Discussion, critique and fannish obsession over the works of Joss Whedon and his band of merry geniuses

The Loneliness of the Long-Distance Reader

(Apologies in advance, J, if any part of this sounds insulting or condescending to you. I don't intend it as such — you are a dear friend and I have naught but respect for you in every way — but I fear my command of the English language is not enough for me to avoid that tone.)

So I have a theory.

It started when I read a few movie review essays on the personal webpage of an eloquent English gentleman by the name of Andrew Rilstone.
His review of The Matrix Reloaded
His review of The Phantom Menace, or more correctly a tangent in the process of that review
His open letter to BBC1 controller Lorraine Heggessey regarding the proposed new Doctor Who TV series

In these essays he makes a number of points, most of which I actually agree with. But the one that really stuck in my mind and got me thinking, the one which I want to deal with in this post, is the theme that runs through all three. To wit: Sometimes stories are supposed to be short and simple, and extending their length by way of exploring their "universe" or "back story," more often than not, ruins them.

I thought about this, and thought about it, and thought about it, and eventually my thoughts led me to a conclusion about a question I'd had in my mind for quite some time: What is the difference between the way J and I consume stories?

For a long time I'd suspected a fundamental difference. J, much like I did when I was younger (and still do to a smaller extent), seems to find his "payoff" — the joy, the point of consuming the story in the first place — in details like continuity points (such as, for instance, the unexpected reappearance of a character from the past) and major world shifts (like the Doctor's regeneration). I differ from that in that I have come to find greater enjoyment in what I call Truth — the ways in which the emotional or causal aspects of a story reflect the world I live in and illuminate ideas I did not understand or was not aware of. For that very reason J is more able than me to enjoy long-running serial stories like, for instance, the Superman comics. I would feel that nothing worthwhile to me can be illuminated through a character that is seventy years old and whose point, more often than not, has been "Can he beat up this bad guy?" J, on the other hand, can reference a current villain to his last appearance, for instance as Kal-El's childhood friend on an alternate Krypton or some such, and take enjoyment or a lack thereof from that linkage.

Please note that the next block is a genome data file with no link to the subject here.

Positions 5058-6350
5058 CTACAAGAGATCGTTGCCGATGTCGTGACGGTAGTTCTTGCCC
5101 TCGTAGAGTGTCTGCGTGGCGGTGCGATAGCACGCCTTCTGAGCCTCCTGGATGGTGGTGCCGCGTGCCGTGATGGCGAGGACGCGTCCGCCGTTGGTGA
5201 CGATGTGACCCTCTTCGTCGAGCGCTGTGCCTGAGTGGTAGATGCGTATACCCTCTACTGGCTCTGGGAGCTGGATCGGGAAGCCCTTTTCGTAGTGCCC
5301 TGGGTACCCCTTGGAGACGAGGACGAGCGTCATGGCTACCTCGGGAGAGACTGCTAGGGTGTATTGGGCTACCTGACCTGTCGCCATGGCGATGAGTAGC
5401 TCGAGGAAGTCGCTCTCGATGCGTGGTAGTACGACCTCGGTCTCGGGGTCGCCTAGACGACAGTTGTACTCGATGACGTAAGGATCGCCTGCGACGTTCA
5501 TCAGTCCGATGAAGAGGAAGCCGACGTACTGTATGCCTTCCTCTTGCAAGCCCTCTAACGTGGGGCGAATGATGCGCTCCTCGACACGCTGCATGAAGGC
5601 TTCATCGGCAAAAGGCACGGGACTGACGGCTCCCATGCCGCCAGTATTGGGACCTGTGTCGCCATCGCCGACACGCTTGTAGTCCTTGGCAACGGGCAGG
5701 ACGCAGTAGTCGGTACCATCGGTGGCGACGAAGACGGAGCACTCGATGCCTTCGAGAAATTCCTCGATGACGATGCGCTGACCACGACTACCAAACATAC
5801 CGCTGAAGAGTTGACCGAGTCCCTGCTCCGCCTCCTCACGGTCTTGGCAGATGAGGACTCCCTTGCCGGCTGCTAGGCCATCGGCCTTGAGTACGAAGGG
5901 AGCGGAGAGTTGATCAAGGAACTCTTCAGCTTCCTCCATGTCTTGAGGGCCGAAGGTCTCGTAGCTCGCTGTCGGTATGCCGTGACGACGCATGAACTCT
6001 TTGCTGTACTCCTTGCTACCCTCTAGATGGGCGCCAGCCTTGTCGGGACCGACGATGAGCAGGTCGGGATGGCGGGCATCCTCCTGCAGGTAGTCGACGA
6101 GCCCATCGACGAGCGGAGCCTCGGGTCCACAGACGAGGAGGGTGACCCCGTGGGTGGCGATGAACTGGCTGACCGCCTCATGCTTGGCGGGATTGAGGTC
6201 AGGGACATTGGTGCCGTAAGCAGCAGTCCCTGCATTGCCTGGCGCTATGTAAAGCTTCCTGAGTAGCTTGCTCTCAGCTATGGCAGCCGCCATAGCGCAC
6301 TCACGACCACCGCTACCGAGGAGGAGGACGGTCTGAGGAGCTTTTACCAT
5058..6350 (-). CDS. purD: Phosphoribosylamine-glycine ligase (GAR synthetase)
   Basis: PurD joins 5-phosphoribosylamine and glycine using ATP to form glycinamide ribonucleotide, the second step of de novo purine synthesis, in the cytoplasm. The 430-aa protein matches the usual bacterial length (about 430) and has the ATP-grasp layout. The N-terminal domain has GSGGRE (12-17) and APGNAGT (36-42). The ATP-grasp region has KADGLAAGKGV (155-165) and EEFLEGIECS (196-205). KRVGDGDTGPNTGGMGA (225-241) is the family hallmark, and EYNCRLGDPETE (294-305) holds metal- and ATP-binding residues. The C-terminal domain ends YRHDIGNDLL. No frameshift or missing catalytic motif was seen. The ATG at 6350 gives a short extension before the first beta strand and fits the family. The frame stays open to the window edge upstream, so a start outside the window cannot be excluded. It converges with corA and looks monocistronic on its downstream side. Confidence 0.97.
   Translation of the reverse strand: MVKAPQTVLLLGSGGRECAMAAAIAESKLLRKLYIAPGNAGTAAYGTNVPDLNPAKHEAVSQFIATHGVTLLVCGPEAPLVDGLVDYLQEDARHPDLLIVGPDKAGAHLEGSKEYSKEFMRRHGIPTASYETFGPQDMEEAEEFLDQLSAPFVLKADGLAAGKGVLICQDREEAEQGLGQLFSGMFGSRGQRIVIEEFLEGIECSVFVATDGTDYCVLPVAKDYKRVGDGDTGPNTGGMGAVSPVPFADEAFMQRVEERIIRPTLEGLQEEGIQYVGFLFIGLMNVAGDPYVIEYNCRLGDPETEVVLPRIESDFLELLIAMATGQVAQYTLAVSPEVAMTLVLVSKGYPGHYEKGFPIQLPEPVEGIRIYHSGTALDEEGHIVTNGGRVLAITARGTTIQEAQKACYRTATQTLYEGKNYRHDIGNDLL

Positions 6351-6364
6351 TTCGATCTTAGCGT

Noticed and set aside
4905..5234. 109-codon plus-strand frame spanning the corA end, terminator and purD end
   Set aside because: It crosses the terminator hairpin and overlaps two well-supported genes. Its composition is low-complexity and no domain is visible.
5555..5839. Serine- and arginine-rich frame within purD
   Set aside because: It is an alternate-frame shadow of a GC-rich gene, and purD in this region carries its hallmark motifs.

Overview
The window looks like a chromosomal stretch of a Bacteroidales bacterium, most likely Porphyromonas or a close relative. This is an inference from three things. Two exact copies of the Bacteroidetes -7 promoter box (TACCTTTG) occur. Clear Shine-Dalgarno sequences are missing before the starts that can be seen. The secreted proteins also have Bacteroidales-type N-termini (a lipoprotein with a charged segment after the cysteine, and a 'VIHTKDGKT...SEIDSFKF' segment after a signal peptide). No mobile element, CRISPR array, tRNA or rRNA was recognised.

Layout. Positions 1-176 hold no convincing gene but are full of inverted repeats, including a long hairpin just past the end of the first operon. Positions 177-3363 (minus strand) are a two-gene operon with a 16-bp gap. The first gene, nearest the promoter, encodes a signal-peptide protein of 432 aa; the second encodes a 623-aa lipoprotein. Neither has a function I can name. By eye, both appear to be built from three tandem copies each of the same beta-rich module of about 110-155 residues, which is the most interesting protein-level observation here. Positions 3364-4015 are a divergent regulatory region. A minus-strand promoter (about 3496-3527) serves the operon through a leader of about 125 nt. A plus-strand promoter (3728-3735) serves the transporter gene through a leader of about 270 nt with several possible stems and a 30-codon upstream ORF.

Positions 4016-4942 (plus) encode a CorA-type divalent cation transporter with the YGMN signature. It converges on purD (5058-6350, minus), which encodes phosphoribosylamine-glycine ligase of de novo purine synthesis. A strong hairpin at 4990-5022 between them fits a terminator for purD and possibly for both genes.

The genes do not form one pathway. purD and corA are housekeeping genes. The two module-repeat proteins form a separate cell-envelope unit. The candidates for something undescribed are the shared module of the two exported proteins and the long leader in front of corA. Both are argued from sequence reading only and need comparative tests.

To boil it down, I think the fundamental difference is the ability (or lack thereof) to enjoy stories that relate meaningfully to no world other than their own fictional world. The difference is how much we can care about the fictional world for its own sake, instead of as an adjunct to reality.

And I understand this now. Herein lies my theory. J, tell me if I'm wrong: Such little details are the reward. As fanboys (and I include myself in this), we devote an inordinate amount of time and attention to the appreciation and enjoyment of what are to the rest of the world mere stories. If there was nothing to be gained from them other than simple literary aspects like theme and character, we'd be sad obsessives wasting our time. But when some bit of "canon" or "continuity" comes along, something that has no real relation to the "real world" but that jazzes the world of the story intricately, we fanboys are justified. We've been vindicated. Because here, now, is this point that no one can properly understand except those who've put in the requisite time and attention. "They" might think we're obsessive, but "they" can't possibly understand this event the way we do, and that understanding (and sense of "getting" something others don't) is the most oh-so-satisfying feeling in the world, innit? And we can then discuss and argue about "canon," the new twist's effect on it or even arcane standards of inclusion in "canon" until we're blue in the face, loving every minute of it because we understand it to that extent and no one who hasn't could possibly appreciate this story the way it was meant to be appreciated. We just know that we have satisfied the intentions of the story's creator (who we invariably regard as idols or even gods in a certain secular way), and we just know that if we ever met that creator, he'd be proud of us for getting it more than the simple masses.

So that's my theory: The different sources of pleasure derived from story, and that J's greater adherence to the latter source (the "fanboy source," if you will) than me is the fundamental difference in our viewpoints as reflected in this blog. I don't think I made my points as clearly or as powerfully as I might have intended, but I think I got them out there. And now we can discuss them. In and around arguing about canon, of course. ^_~

  posted by Brian @ 08:46

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